I’ve gotten something of a rep as the projector guy here at MTT, and I’m totally fine with that, I really do use projectors daily, and I love using them, so when I was approached to review the Rif6 Cube, I snatched it up before anyone else on the team could, but to be honest, I think I should have passed.
Disclaimer: This product was provided to us free of charge to use for this review. No money has exchanged hands either way and no one is reviewing this content before this review goes live. All Opinions expressed are that of the writer (Dom) after 2 weeks with the Cube.
Speeds and Feeds (Specs)
RGB LED light source (not a Lamp)
DLP projection system (not LCD)
50 Lumens peak brightness
854×480 native sensor resolution
1.99:1 throw ratio
Rated “lamp” life of 20,000 hours
Mini HDMI slot
MicroUSB port for charging
Battery life of 90 minutes
For a more complete spec list, head on over to the Rif6 page for the cube.
As the name implies, the Rif6 Cube is, well, a cube. It’s a small metal cube with a metal ring covering 4 out of the 6 faces of the Cube, the two plastic sides are where all your I/O is. From the front (front being where the “lens” is) there is the lens and ventilation grille. On the left side of the unit is the focus dial which is far too jumpy, below that is an MHL capable MiniHDMI port and next to that is a MicroSD card slot. On the back we have nothing but a speaker grille for the woefully underpowered speaker.On the Right hand side of the unit is the MicroUSB charging port, Reset Pin, a power button and blue indicator LED and a headphone jack, above all of this is another ventilation grille.the top and bottom are bare from ports, the top has the Rif6 logo and the bottom has all the regulatory information.
You might notice that nowhere in that Paragraph did I mention a tripod mount, because, in their infinite wisdom, Rif6 decided not to include on the projector, but instead include a small bracket with a tripod threading in it, as well as a mini tripod in the box, but come on guys, how much space does it really take up inside.
Aside from all that, though, the Cube is a nice looking product, if slightly more form than function. Functionally, an elongated rectangle would have made more sense, more like a smartphone for easy transport, the cube as is, is hard to transport not because of its size, but because of its shape. It being so small and light invites you to take it with you, but there is just no comfortable place to put it. The lack of an integrated tripod thread also limits what you can do because unless you want to project at the exact level of a table or something, you’re kind of out of luck.
Well, now we’ve had a look at the hardware, what’s the projection like? Unfortunately, worse. I’m fine with lower resolutions as long as there is a tangible benefit, but the cube doesn’t have one. Sure, it has LEDs instead of a Lamp, and that’s great, lower heat output, brighter, longer life etc, but they only produce 50 Lumens, and I know 50 LED lumens go further than an old LCD Lamp based projector, but 50 is just too damn low. Pair that with a subpar DLP chip, you’re in for a bad time.
As I said before, I’m fine with a lower resolution as long as it is balanced out. For example, I didn’t care that the ML750st from Optoma was only 800 lumens, because everything was crisp enough, it was perfectly colour calibrated and it worked effortlessly. The cube, on the other hand isn’t. It’s almost like it’s permanently set in “Dynamic” mode, or it has been colour corrected by a teen who thinks the perfect calibration is to set everything to 100, this gets compounded by the fact that it’s only 854×480.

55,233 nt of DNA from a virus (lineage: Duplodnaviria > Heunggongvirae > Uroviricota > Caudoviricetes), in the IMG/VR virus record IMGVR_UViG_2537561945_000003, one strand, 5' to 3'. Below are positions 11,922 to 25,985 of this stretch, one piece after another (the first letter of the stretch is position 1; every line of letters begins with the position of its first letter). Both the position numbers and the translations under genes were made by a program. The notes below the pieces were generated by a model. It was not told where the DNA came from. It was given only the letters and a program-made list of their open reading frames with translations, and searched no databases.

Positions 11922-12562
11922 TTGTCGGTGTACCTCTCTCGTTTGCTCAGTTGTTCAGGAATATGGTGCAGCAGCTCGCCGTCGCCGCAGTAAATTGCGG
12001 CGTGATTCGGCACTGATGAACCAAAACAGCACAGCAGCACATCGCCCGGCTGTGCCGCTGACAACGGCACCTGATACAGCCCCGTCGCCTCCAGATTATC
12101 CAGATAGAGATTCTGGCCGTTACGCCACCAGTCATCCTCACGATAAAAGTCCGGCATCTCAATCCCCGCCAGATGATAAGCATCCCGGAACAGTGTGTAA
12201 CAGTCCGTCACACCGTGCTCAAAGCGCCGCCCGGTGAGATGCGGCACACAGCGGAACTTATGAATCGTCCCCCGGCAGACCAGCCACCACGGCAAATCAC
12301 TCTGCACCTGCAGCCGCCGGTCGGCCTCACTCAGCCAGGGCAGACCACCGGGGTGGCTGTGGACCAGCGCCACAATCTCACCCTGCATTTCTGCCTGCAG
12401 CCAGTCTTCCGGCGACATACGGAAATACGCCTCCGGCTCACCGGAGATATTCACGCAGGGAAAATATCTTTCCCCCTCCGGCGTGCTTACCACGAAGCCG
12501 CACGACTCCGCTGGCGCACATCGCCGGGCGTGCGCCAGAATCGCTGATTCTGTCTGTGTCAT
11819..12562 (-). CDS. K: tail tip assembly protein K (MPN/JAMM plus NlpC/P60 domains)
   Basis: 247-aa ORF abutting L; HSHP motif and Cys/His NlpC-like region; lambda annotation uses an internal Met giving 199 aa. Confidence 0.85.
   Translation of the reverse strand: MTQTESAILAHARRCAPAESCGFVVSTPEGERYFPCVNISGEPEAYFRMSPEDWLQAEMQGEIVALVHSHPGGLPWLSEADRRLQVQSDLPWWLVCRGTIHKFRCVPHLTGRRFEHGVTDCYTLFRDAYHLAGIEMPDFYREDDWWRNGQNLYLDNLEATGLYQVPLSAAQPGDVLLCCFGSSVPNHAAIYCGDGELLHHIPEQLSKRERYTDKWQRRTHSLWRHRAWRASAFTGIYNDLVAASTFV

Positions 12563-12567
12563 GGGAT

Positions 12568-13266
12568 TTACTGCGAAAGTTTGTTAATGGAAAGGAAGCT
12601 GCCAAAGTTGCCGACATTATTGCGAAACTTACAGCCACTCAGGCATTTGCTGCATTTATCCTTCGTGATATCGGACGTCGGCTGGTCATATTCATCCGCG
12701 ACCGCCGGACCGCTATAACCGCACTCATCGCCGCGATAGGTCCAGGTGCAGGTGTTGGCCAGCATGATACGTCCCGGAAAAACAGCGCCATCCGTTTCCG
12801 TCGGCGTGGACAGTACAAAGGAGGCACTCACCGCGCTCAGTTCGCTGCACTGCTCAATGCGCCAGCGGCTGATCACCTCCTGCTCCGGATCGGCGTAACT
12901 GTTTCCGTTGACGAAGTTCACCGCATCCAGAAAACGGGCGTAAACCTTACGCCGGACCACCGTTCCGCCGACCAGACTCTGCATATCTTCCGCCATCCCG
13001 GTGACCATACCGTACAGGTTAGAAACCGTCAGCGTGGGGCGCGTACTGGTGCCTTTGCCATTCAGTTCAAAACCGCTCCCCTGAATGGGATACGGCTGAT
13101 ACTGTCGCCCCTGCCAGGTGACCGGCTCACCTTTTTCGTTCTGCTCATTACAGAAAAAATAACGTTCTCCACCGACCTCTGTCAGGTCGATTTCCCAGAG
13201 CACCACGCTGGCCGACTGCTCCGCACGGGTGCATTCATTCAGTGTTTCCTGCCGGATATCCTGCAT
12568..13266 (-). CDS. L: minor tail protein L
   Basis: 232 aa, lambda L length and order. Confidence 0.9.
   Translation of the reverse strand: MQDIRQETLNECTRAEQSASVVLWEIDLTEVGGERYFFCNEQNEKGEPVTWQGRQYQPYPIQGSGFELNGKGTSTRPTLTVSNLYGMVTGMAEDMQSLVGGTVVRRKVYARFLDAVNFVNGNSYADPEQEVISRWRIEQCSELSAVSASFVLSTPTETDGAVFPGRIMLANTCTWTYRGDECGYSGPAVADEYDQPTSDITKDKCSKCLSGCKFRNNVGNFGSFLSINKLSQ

At this point, you really shouldn’t be selling a projector unless it’s native resolution is 720p or higher, same as the fact you shouldn’t be selling a TV unless it’s 1080p or higher. “Resolution doesn’t matter” only rings true to a certain point, and the Cube is just that little bit too low for me.
Circling back around to light output, not only is 50 lumens, woefully low, because there is so little to work with, the further you move the projector back the dimmer it becomes at such an insane rate that the 120” image they claim on the box and site seems unlikely unless the room you’re watching it in is covered in VantaBlack.
So Poor that there might as well not even be a speaker inside of the unit, seriously it is that bad. It is quiet, and tinny and honestly the speaker in your smartphone is easily 10x better than this, headphones or speakers are a must, which once again kind of limits how useful this is in the field.
Save your ears the trouble of even attempting to use it, you will be disappointed, and you have been warned.
The battery is rated at around 90 minutes or so of usage, and that is okay if you’re watching a TV show or something like that, but you’d be surprised at how many films are longer than 90 minutes, hint, most of them. The Cube Charges via MicroUSB, which is okay, I’d have preferred USB-C but I’d always have preferred USB-C. It doesn’t take all that long to charge, and can be operated whilst charging, but the Cube doesn’t seem to boost output when it is plugged in at all which is, odd to say the least.
So unless you are completely oblivious to context or reading the title of posts, the Rif6 Cube is not worth the money, $299/£290 is too much for this , If it were closer to £100 I’d have felt more comfortable recommending it as a gag or as a cool “look at this” toy, but it is far too expensive for what it offers, which is, as I have stated multiple times, is not enough.
I do not dislike small projectors, just bad ones. DLP and LEDs don’t necessarily make a projector a great buy, take the cube as an example.